The series' protagonist is the eponymous Scott Pilgrim, who is 23 at the story's outset -- he turns 24 in the latest volume (NO PEOPLE THAT IS NOT A SPOILER) -- and is friendly, cute, charming, charismatic, super white, and also immature and really pretty dumb.  But he has supportive parents and some interesting friends, and in the first book he falls for a much more mature and interesting (and American!) girl named Ramona Flowers, who is a subspace delivery person for Amazon.ca, and also Scott plays in a band, but Ramona has seven evil exes who Scott will have to battle if he wants to be able to date her, but fortunately that shouldn't be too much of a problem because... well, I guess you have to read Book 1 to the end to find out why.  Also, Scott is dating a high schooler named Knives Chau, and lives with his gay best friend and sugar daddy Wallace Wells (but they don't sleep together (even though they sleep together)).  But all things change.

Oh!  And it's all in Toronto!

Book Five has lots more of our favorite characters, an ever-more-developed and assured graphisme, more Asian people, and robots.  And I won't give anything beyond that away.  Four out of five stars.  I continue to groove on this series.

(One more question for the fans out there: Was I wrong in believing Wallace Wells is Asian?  Or half-Asian, anyway?  Because I read they've cast Kieran Culkin as him in the movie, and now I'm just baffled.)
[identity profile] floriatosca.livejournal.com
1. The Arab Table by May S. Bsisu
I'm a big fan of cookbooks, because the chattier ones tend to give a lot of cultural context along with the recipes. This book definitely counts as one of the chattier ones. There's an introductory anecdote to go with each recipe, as well as sections on subjects like the culinary traditions of different parts of the Arab world and holiday customs (including a guide to Ramadan etiquette for non-Muslims). The recipes seemed pretty accessible to me, although not all of the ingredients are stuff you can find at your nearest supermarket or even your nearest internationally-leaning health food store (Bsisu does give mail-order sources in the back of the book), and the book includes some vegetarian recipes, which I appreciated.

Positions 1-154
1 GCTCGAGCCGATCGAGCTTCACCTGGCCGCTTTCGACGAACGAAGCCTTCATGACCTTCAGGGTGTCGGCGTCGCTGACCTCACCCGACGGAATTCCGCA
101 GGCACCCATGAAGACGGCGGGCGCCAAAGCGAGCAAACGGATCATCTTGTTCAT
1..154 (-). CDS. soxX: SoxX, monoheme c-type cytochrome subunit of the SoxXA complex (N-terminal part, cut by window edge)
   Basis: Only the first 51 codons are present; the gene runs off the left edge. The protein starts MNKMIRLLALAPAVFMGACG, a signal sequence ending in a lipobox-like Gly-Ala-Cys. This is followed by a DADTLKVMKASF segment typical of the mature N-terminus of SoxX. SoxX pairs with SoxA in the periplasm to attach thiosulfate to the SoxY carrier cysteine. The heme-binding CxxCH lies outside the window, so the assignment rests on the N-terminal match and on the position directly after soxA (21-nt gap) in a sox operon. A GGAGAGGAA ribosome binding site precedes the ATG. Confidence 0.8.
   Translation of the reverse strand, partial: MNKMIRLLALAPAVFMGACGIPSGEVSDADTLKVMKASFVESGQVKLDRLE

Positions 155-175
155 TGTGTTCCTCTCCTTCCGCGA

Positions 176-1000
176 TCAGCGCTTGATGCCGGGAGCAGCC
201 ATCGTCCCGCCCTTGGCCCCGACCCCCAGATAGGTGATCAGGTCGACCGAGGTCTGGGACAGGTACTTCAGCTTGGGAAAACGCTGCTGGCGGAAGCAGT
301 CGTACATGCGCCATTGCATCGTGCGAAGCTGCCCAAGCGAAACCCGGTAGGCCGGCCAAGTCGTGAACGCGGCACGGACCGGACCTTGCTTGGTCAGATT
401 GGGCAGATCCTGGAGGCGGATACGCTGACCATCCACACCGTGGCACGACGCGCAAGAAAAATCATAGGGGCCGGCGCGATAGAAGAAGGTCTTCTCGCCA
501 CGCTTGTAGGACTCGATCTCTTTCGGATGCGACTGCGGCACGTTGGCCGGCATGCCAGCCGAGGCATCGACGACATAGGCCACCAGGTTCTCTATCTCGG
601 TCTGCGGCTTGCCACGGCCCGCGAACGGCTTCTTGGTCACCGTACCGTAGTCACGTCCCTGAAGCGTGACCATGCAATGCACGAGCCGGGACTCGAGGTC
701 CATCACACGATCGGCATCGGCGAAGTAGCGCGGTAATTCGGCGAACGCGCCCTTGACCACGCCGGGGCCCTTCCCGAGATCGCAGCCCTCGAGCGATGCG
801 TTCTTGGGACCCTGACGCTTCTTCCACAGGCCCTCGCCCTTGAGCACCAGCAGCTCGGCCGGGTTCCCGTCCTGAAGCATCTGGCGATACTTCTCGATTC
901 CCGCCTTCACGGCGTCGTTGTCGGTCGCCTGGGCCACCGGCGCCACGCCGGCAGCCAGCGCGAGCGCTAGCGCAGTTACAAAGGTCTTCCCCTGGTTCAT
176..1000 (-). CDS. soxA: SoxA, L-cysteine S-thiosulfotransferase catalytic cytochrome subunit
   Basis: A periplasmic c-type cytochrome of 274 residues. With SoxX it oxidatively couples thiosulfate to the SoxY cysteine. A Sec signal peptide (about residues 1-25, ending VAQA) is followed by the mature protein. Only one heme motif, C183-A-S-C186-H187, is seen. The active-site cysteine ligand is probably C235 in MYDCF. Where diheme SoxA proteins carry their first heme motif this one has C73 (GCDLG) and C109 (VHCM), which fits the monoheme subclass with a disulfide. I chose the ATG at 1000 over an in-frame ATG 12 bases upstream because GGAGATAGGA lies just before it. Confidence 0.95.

2. Brown Girl In the Ring by Nalo Hopkinson
This was an interesting read, and very different from my previous experiences with urban fantasy (which leaned much more towards elves than orishas.) I really liked the world building in this. Post-apocalyptic Toronto felt like a real, plausible community and not just a place for the plot to happen. The story's supernatural aspects are grounded in Caribbean spirituality, which was an interesting change from the more European or Christian influenced cosmologies of a lot of the fantasy novels I've read. This book also got me interested in "Ti-Jean and His Brothers," which Hopkinson references in her author's notes.
ext_48823: 42, the answer to life, the universe and everything (books)
[identity profile] sumofparts.livejournal.com
I read The Withdrawal Method a while back but forgot to post about it. I remembered when I finished When She Was Queen because they're both collections of short stories and also happen to have Indian-Canadian authors although the content and style of both are very different.

Cut for length and possible spoilers )


[identity profile] seekingferret.livejournal.com
Several other people have read Minister Faust's The Coyote Kings of the Space Age Bachelor Pad for this community, so I need to figure out how to say something different from them.

Last month, I finished reading David Copperfield. That's the sort of gigantic book that dominates the way you look at reading for a long time afterward. My writing has taken on Dickensian undertones. And in trying to make sense of The Coyote Kings of the Space Age Bachelor Pad, I found myself returning again and again to David's fundamental question: Whether I am the hero of my own story.

That problem is Hamza Senesert's in a nutshell. Along with his fellow Coyote King Yehat, Hamza works a low-paying menial job and quests after fulfillment and entertainment. Faust makes it clear that the pair are far too good for the position they're in, but what the Coyote Kings lack is not success, but agency. Their movement through life is not in their own control, and they cannot figure out how to seize control. It's the problem of David earlier in David Copperfield, too.

The process of discovery involves strange pan-global magical traditions, which isn't exactly my cup of tea, but Faust makes the journey lots of fun. He gives you a variety of unique viewpoint characters and gives them each a powerful voice.

Hamza and Yehat are big SF nerds, with Hamza more a media guy, loving Star Trek and Babylon 5, while Yehat glories in the classic hard SF writers. But they're not just lone nerds. Other characters might have a quiet passion for 50s disaster movies, or even just a barely hidden disdain for the Star Wars movies they watched as children. But as things go crazy, everyone reaches into that store of knowledge for how to cope. It's an incredibly simple way to make an SF novel feel way more realistic. I've long wondered why more writers don't use it